Why it is difficult to mind my own business

Focus

‘Mind your own business’ is a familiar admonition to busybodies who find excitement prying into other people’s concerns and manage to make those concerns their own. But if you have something that keeps you busy, in a positive way, that is what you should mind; right?

It’s been a while since I resolved to write full-time. You probably think of writing as another way of saying unemployment. And that is fine if unemployment means not being employed by another person or entity. I have heard of, and seen the misery many people experience when it is time to go to work. I still remember the words of the preacher who, one Sunday morning, after a sermon about the Hebrews’ bondage in Egypt, closed the service with words of consolation for “those who have to go to Egypt tomorrow morning” .

Experts (psychologists, entrepreneurs) and gurus of different stripes urge us, with all the conviction they can muster, to find that occupation that gives us satisfaction. They reassure us that until that happens, until we incorporate that satisfying quest in life, we will perpetually be in the grip of the Egyptian bondage.

Going to Egypt on Monday morning, and every day until Friday (and for some on Saturdays and Sundays) is also having contacts with a boss and managers. One volunteer manager I worked with a few years ago, did not like the title of volunteer manager. Now, that was at a non-profit spiritual organization. In a regular place of employment, there will be managers, may be two or three or more, managing you. For some in the workplace, right there, is the source of pain. It would be for me too. I wouldn’t enjoy managing others and I don’t like being managed.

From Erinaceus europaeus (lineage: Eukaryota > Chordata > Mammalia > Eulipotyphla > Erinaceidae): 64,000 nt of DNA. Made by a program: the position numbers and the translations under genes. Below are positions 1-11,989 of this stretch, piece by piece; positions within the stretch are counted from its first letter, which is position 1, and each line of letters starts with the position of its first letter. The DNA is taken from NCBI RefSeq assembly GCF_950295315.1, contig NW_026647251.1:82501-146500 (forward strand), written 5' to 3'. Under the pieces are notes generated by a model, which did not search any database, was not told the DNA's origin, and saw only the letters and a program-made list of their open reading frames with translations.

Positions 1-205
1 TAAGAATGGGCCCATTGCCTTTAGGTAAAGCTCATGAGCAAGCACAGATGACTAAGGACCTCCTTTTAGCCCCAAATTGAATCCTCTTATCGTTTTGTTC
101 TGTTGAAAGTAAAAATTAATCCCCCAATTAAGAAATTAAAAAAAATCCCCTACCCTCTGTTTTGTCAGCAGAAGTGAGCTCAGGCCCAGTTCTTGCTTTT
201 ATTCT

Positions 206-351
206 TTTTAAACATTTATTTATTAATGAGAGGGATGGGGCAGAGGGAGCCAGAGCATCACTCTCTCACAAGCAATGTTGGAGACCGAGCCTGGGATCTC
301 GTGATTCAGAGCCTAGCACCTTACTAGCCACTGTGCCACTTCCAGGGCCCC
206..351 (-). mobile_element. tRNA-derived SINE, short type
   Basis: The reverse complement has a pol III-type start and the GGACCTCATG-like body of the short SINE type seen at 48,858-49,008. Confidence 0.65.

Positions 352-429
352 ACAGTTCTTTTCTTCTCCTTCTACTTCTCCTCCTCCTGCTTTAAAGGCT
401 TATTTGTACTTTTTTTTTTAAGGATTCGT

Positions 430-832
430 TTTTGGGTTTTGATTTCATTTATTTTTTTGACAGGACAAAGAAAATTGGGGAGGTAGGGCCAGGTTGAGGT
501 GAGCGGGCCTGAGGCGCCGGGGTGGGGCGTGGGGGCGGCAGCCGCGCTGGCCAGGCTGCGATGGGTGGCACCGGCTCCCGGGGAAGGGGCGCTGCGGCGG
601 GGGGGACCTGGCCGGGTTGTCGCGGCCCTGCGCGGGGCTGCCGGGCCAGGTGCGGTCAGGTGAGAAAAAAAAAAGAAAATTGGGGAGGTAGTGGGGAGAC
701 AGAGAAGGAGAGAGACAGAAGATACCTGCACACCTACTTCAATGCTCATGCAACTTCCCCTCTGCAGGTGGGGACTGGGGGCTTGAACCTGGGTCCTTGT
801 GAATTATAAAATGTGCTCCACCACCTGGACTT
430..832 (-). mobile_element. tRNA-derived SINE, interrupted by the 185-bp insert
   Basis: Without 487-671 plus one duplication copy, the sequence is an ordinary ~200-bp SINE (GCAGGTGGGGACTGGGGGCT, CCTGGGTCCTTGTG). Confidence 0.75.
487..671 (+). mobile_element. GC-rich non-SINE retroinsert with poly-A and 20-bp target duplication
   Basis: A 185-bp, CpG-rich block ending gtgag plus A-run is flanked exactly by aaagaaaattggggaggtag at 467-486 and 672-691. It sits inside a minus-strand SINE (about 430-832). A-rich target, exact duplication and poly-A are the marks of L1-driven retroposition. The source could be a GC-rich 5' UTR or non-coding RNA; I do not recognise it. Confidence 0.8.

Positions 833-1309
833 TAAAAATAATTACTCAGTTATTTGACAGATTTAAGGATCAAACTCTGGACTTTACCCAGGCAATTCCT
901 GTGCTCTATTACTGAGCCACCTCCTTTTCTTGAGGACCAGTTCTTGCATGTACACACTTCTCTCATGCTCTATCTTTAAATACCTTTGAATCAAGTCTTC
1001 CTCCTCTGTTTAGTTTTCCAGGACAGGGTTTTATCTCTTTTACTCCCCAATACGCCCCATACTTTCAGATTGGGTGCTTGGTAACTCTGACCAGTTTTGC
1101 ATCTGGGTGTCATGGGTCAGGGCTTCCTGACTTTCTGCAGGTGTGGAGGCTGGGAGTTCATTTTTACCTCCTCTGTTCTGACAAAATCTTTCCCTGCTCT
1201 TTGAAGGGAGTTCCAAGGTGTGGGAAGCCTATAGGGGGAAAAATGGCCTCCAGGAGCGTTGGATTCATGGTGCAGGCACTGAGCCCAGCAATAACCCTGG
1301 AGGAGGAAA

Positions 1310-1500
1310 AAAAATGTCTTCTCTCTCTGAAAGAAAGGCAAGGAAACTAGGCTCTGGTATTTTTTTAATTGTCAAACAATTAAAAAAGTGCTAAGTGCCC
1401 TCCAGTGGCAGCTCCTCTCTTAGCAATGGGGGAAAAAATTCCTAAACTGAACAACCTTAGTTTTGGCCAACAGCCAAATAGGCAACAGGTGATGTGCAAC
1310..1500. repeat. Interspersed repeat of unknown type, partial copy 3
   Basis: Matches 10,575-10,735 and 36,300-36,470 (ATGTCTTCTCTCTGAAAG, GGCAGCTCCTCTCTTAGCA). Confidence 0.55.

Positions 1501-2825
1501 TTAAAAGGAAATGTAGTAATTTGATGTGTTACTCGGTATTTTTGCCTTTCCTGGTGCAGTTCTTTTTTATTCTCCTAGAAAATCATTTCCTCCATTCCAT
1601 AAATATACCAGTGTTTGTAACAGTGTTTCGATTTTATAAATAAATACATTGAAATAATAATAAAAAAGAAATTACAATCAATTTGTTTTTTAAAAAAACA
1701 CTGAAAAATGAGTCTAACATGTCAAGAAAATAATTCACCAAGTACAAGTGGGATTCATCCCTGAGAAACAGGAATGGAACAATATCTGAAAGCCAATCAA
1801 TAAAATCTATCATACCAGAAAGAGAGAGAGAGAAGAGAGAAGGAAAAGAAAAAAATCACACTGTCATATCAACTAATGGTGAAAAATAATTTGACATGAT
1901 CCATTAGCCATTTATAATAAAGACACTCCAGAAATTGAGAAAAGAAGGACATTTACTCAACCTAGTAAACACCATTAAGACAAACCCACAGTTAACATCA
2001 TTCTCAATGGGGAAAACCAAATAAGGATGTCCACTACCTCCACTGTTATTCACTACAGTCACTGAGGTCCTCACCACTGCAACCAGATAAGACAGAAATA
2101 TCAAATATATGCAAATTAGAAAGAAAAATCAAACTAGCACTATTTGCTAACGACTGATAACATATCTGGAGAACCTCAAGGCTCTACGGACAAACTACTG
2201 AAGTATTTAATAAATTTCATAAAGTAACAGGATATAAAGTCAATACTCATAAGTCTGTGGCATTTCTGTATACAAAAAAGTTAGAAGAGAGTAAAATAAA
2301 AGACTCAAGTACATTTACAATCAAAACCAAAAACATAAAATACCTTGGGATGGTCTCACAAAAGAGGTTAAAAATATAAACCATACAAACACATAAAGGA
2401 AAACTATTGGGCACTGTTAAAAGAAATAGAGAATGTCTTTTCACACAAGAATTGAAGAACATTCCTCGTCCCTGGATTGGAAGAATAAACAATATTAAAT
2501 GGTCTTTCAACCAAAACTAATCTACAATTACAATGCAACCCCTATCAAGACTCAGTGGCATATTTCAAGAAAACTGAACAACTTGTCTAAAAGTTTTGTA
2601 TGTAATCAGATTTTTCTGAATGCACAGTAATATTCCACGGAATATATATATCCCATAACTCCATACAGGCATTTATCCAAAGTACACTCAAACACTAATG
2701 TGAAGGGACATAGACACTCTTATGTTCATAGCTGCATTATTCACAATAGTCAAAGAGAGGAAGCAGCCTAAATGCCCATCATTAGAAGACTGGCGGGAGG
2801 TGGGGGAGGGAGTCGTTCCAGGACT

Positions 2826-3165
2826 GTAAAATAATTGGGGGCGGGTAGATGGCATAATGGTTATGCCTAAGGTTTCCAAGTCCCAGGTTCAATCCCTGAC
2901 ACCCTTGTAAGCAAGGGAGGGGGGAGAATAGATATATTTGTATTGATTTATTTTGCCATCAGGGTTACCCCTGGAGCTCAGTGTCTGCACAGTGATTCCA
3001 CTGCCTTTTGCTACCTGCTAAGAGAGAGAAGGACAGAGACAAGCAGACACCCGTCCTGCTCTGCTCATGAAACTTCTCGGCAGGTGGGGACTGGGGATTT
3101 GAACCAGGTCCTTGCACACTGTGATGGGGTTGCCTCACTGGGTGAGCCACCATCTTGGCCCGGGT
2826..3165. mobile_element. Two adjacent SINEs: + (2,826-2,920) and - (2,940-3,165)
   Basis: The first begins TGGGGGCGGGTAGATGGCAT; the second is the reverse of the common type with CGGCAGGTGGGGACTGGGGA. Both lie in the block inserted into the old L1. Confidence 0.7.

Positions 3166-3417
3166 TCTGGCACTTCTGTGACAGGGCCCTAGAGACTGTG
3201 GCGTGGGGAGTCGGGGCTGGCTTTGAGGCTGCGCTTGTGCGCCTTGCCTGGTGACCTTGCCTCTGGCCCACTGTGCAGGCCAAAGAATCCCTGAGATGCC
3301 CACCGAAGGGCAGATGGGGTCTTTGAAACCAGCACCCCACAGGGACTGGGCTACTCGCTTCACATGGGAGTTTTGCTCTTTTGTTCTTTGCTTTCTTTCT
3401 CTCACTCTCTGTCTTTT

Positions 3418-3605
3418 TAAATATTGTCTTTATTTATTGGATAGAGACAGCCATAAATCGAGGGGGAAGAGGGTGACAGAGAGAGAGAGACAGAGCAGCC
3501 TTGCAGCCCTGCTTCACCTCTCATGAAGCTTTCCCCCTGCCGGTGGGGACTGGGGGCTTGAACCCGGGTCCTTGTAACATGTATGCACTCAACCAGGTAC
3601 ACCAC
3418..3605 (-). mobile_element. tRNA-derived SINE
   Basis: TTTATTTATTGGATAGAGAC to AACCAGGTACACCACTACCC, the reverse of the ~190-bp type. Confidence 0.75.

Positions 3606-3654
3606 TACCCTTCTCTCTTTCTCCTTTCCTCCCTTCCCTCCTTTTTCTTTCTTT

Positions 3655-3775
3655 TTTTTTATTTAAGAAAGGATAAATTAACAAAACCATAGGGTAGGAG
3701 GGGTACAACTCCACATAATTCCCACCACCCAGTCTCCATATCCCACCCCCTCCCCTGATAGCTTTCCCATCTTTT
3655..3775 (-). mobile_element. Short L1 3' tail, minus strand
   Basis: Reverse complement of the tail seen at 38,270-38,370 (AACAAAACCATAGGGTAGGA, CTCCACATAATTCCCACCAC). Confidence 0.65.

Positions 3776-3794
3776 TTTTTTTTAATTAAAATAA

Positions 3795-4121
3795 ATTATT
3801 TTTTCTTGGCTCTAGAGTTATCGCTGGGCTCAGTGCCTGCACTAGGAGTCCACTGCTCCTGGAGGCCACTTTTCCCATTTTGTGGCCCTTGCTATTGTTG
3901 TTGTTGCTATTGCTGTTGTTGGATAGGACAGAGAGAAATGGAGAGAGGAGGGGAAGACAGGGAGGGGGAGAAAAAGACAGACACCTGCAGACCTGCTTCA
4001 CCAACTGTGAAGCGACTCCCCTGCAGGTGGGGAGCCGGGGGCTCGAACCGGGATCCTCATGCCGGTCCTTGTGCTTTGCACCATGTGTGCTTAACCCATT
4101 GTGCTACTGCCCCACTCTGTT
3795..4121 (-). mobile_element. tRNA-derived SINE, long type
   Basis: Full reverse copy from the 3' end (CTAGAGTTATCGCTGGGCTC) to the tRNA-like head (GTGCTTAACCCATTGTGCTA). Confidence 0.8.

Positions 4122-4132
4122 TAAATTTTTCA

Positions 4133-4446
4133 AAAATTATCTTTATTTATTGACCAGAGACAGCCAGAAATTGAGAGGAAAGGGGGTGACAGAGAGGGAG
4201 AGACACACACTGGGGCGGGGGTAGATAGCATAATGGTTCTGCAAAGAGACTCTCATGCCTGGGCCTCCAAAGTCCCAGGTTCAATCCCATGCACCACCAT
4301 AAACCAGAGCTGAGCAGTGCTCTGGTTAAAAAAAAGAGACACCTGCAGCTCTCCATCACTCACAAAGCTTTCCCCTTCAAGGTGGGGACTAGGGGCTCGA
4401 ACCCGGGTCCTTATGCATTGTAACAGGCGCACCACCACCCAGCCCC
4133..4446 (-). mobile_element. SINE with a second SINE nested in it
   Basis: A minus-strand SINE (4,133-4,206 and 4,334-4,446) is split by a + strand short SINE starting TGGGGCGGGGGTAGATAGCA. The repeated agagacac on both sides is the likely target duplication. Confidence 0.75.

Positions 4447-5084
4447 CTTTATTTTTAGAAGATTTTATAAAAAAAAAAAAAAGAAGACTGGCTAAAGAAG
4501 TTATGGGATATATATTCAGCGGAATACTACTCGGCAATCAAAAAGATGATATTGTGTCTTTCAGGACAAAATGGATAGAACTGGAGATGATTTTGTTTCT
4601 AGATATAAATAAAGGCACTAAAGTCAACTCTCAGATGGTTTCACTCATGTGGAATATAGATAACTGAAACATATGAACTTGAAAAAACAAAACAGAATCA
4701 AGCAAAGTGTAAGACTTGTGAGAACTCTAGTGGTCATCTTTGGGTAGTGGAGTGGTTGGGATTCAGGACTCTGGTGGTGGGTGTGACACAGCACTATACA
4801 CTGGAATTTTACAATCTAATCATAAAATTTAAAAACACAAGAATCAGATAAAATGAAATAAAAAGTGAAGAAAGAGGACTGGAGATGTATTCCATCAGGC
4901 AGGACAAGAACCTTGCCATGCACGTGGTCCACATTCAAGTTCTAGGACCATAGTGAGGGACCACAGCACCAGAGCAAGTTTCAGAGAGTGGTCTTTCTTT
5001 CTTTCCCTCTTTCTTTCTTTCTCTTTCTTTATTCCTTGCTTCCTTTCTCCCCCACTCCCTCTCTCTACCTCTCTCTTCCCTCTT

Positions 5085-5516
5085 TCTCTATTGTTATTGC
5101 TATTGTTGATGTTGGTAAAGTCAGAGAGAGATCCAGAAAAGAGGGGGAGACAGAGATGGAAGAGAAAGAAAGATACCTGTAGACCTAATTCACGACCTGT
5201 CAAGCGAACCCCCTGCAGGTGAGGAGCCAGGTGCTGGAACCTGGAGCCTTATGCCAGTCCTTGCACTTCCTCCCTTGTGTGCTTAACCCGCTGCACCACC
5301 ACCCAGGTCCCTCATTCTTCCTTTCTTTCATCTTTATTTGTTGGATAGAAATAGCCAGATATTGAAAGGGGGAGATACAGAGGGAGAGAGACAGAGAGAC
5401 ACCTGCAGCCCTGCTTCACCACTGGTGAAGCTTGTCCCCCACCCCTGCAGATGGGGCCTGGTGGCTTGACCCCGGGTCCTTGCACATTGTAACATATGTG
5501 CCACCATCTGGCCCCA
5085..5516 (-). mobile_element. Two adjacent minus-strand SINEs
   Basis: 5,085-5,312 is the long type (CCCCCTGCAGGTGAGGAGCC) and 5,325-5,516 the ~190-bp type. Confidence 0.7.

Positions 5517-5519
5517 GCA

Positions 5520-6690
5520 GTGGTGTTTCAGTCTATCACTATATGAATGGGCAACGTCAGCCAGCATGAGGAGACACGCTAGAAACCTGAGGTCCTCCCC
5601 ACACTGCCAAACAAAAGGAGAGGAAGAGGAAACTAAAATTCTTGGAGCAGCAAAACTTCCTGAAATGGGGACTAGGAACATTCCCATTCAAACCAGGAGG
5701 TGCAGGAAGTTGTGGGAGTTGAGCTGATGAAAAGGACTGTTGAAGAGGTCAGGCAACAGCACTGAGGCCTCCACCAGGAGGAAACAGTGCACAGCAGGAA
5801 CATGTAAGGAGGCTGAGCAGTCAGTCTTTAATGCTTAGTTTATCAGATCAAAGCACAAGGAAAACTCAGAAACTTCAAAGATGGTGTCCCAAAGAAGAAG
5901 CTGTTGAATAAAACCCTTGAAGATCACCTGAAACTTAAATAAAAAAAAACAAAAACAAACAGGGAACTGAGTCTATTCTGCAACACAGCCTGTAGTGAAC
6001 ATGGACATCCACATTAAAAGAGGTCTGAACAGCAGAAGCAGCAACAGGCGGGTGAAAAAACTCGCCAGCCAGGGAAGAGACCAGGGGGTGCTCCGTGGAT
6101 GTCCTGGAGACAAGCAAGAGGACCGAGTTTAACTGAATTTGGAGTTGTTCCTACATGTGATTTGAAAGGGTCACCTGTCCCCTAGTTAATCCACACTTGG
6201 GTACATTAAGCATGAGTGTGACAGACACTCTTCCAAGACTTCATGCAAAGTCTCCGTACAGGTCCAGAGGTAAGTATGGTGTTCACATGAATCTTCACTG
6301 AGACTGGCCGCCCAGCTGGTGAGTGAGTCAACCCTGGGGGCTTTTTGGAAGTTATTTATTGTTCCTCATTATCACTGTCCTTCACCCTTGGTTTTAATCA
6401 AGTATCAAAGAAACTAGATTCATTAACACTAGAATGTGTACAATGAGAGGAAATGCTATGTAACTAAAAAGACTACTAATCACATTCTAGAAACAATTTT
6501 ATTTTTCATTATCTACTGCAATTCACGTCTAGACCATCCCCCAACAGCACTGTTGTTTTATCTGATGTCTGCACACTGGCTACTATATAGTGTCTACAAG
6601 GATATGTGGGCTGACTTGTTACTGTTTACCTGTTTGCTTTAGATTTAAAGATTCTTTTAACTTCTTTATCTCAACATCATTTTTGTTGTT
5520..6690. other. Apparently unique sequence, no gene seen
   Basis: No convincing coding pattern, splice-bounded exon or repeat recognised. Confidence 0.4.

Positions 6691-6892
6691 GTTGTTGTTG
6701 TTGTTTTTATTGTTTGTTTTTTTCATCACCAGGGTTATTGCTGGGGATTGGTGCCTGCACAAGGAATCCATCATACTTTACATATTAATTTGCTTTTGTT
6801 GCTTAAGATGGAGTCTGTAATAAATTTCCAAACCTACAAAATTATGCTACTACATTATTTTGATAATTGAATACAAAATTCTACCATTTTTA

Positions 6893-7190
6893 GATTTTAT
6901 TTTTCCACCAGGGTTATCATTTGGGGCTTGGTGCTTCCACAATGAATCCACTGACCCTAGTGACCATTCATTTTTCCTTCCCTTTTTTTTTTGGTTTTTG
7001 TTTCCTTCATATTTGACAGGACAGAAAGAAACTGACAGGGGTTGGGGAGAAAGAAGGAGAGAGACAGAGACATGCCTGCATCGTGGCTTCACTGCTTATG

That too was reason enough for me to opt out. The motivating factor was the desire to do what is fulfilling then not having a boss and a manager was an added incentive.
So, I made the declaration, first to myself, then to friends. I took steps too, in the right direction, From now on, my priority was going to be writing my blog and completing a book (a spiritual guide to Paul’s epistle to the Romans) that I started writing a few years ago. In the meantime, I published, on Amazon.com, a brief account of my spiritual journey during the past couple of years. Then the impostor phenomenon set in and I embarked on a revised edition which I am still working on.

Jason Hewett wrote the following in Freedom With Writing: “I was 25 years old working full-time and very dissatisfied with an entry level marketing job in New York”. It is obvious that what follows is his path to fulfillment. If you count you’ll most likely read similar statements four or five times a day.

I’m not 25 years old. That was a long time back. But the feeling is the same regardless of age. So is the second sentiment, which brings to mind Rolling Stones’ (I Can’t Get No) Satisfaction. I decided to take an inventory of myself, as they say in Step Four of AA (Made a searching and fearless moral inventory of ourselves). I want freedom, no bosses, no managers breathing down my neck. I also want my occupation to be my passion, similar to a vocation.